- What do you need to let go of? What I should probably let go of is news from the States. But I can’t and I won’t. I’m practically an obsessive about it, even when on holiday. I’m by turns baffled and infuriated, disbelieving, resigned. It’s like everything that’s been simmering under the surface has been turned up to a boil, all the chickens are coming home to roost: the country is armed to the teeth, divided, sick, hungry, the inequality is obscene, the systems corrupt and built on racist and misogynist beliefs, and reality itself seems upended by the lies and false narratives being peddled and eagerly devoured online. What am I witnessing? I can’t make sense of it, and want to. So much doesn’t make sense to my mind, perhaps most basic, the willingness to let so many people get sick and even die, when there are simple solutions that could stop the spread of the virus. If they’re willing, as a country, to accept so much death, what else will they be willing to accept? It frightens me. (And what am I willing to accept, as a Canadian, that I shouldn’t?) So … should I let this go, turn off the news? It doesn’t affect my life directly, does it? Wouldn’t I be more content, more peaceable of mind, if I were to let it go? How important is this form of passive engagement? In what ways do I become actively engaged for knowing more? (For one, as a dual citizen I’ve registered to vote, but that’s not new.) Is it a sick form of entertainment, in a way, or is there value in staying informed?
Meditation, using a circle. What’s inside, what’s outside. Where am I?
I stand inside a circle made of pieces of cloth, knotted together. A wide circle. Five knots. I step to the knot that seems to be at the “top” and wait. Hands at sides. Feet planted. Close my eyes.
Ah. I see a big decision before me. A change that means letting go of responsibilities, letting go of relationships. Letting go. I’m invaded by hard emotions, painful; I don’t resist feeling these things. Sadness, vulnerability, loss of power and influence. I name some unflattering parts of myself, humble human motivations: How I want to be liked, admired, respected! Feel this. Emotions flood me, wash through. Easier to bear, when felt.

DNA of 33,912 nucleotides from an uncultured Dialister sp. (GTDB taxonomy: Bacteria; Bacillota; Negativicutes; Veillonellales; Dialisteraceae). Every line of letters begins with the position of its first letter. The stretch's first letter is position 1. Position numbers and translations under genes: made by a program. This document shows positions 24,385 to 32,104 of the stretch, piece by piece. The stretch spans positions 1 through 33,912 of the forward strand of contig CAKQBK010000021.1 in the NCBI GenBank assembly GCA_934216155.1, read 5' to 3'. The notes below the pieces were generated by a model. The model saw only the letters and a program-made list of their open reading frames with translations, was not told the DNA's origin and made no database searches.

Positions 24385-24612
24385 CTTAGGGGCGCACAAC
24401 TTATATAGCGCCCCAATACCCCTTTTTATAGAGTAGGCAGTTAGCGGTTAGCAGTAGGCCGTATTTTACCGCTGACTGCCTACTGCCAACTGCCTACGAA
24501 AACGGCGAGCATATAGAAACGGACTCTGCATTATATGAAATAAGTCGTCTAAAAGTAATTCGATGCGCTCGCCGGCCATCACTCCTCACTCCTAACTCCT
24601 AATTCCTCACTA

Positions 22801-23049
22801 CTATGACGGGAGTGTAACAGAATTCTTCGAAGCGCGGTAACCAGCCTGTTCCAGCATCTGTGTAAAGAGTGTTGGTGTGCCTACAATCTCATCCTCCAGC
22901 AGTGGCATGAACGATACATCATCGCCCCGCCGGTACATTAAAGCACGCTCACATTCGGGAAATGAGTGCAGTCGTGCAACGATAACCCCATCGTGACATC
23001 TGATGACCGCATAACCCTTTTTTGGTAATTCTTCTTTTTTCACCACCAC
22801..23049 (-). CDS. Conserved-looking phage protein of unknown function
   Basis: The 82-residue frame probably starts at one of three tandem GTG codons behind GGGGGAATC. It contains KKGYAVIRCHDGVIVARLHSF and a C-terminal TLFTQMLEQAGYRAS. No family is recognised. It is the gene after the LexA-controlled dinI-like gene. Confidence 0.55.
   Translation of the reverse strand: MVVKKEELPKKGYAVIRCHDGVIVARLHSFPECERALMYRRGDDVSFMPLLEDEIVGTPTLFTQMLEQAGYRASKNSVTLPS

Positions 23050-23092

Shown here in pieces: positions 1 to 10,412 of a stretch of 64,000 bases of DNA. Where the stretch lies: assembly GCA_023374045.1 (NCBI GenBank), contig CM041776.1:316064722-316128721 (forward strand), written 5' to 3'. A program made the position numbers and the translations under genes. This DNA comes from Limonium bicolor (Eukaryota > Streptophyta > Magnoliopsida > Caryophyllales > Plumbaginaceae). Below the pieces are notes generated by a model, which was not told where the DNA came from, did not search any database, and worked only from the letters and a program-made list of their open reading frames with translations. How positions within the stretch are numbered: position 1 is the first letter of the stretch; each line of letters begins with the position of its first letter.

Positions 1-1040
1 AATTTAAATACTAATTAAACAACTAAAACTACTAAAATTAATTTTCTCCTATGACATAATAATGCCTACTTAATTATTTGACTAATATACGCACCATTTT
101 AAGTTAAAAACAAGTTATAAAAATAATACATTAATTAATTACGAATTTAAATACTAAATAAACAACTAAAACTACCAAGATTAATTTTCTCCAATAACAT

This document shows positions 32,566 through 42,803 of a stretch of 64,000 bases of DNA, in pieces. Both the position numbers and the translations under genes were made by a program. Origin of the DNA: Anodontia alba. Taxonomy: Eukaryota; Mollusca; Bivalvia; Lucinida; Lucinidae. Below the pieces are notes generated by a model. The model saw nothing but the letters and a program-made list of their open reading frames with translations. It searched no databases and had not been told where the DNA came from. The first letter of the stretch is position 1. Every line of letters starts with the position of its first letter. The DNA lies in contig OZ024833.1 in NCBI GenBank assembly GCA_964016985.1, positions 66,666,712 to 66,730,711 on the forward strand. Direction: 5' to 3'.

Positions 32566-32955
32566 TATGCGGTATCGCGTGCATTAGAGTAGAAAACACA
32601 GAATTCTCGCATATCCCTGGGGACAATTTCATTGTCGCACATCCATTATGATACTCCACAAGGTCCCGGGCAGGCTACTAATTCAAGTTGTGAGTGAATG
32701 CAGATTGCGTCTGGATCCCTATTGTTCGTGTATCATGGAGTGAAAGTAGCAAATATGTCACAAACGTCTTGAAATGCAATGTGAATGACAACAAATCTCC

Isn’t that a strange truth?
I step clockwise. Knot two. My hands cupped at my heart. I’m laughing. I see conflict between loved ones, I’m at the edge of the argument, it’s not my argument, I want to fix it, but it’s not fixable, not by me; if at all. Is conflict only ever a bad thing? Or am I being asked to love the conflict, too, to let the people I love be who they are, even if it means conflict.
Next knot, third stop. I crouch low to examine a little gathering of stones in the shape of a smaller circle, outside of mine. I see someone I want to help and support. Our languages of love are different. To show her love, I need to speak her language; and not impose on her my own. Isn’t that the truth?
Fourth knot, and I stand and find my hands at my heart again, cupped, and I think — my writing! — and as soon as I’ve thought it, my hands fling themselves away from my body and throw the writing out of the circle. Oh no! But it’s mine! I’m wracked with fear and regret, even horror. I try to pretend it didn’t happen, I try pulling my hands back in, but I can’t undo what’s been done. And then I laugh. Of course, that is its purpose — my writing! stories, books, even this post — to be sparked into being, then released, sent away. The thoughtless motion of my hands — cupped close, then opened out, then close again — is the whole process. Make, finish making. Hold, let go.
Fifth stop, last knot. Eyes open, standing, calm, wondering. Sky is a marvellous clear colour, nearing night. I see: Dead tree, bare branches, oh, and the sharp profile of a funny, fat, little bird perched at the very top, as if waiting to be seen. It does not fly away. I watch for a long time. The bird is the world, I think. There it is, outside my circle. How I love the world, need it, need to bring it into my circle, invite the images to flow through me, through mind and body, and back out again.
(With thanks to my friend Jen for leading us through this meditation.)
This blog is like a corkboard on which to post thoughts, observations, whatever is front-of-mind right now. It acts as a public journal, an I WAS HERE scrawl on the wall. Trouble is, recently, whenever I sit down to post something, it’s not clear to me what’s front-of-mind. Mind is a-jumble. Influences are disparate and scrolling, images aflame, voices shouting, protests, outrage. What calls my attention is both very personal and tiny (my morning routine, for example) and overwhelmingly political and heavy (can’t even begin to list it parenthetically).
This morning I read an article by Lori Fox in The Globe and Mail that pretty much sums up what I’ve been ranting to Kevin about for these past many months. Please read what she’s written and know that I’m nodding along. At one point in the article, she writes about her own “small, selfish” dream. It’s a lovely dream. To paraphrase: Work that is useful and that she loves doing. Enough, and the time to enjoy it. A life with dignity and love.
It’s small enough, isn’t it, that everyone should dare to dream such a dream? Everyone should have the means of achieving it? It doesn’t sound selfish to me.